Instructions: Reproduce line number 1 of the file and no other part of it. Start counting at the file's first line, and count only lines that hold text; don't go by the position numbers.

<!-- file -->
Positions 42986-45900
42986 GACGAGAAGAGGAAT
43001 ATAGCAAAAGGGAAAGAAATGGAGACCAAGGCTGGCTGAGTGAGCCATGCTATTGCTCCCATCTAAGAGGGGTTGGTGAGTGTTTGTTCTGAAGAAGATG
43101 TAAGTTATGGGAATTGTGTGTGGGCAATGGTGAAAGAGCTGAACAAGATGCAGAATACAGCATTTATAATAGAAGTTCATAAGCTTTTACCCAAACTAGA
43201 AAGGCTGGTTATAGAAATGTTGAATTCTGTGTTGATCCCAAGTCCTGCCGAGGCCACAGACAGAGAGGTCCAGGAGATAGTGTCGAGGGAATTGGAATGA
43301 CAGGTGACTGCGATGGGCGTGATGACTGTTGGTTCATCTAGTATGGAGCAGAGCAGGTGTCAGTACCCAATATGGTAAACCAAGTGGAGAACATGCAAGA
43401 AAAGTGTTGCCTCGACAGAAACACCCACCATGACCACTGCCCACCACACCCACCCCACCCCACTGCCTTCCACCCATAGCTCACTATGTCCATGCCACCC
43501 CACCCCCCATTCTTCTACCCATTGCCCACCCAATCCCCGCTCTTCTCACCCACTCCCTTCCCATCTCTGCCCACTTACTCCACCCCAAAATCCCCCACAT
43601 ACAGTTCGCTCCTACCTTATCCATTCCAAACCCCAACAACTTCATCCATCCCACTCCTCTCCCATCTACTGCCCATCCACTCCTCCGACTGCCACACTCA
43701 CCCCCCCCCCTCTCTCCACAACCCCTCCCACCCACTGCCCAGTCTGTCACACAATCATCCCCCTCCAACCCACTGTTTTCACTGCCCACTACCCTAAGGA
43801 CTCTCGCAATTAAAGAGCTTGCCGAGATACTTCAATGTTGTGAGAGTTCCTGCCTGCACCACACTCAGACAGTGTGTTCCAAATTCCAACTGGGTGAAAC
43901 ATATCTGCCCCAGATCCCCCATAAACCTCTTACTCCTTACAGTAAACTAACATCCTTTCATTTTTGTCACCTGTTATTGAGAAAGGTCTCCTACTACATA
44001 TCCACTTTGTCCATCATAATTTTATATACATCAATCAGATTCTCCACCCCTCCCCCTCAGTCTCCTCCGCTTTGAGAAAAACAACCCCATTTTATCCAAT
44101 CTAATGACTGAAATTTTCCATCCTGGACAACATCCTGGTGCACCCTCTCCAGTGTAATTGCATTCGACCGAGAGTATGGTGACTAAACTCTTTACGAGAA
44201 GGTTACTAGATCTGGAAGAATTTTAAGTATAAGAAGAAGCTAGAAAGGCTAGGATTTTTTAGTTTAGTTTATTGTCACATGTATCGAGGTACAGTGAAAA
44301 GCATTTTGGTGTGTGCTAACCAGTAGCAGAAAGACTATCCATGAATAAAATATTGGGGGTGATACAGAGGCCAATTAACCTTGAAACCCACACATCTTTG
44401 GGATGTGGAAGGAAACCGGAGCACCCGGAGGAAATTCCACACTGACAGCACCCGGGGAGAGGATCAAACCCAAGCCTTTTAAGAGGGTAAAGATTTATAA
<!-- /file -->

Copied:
Positions 42986-45900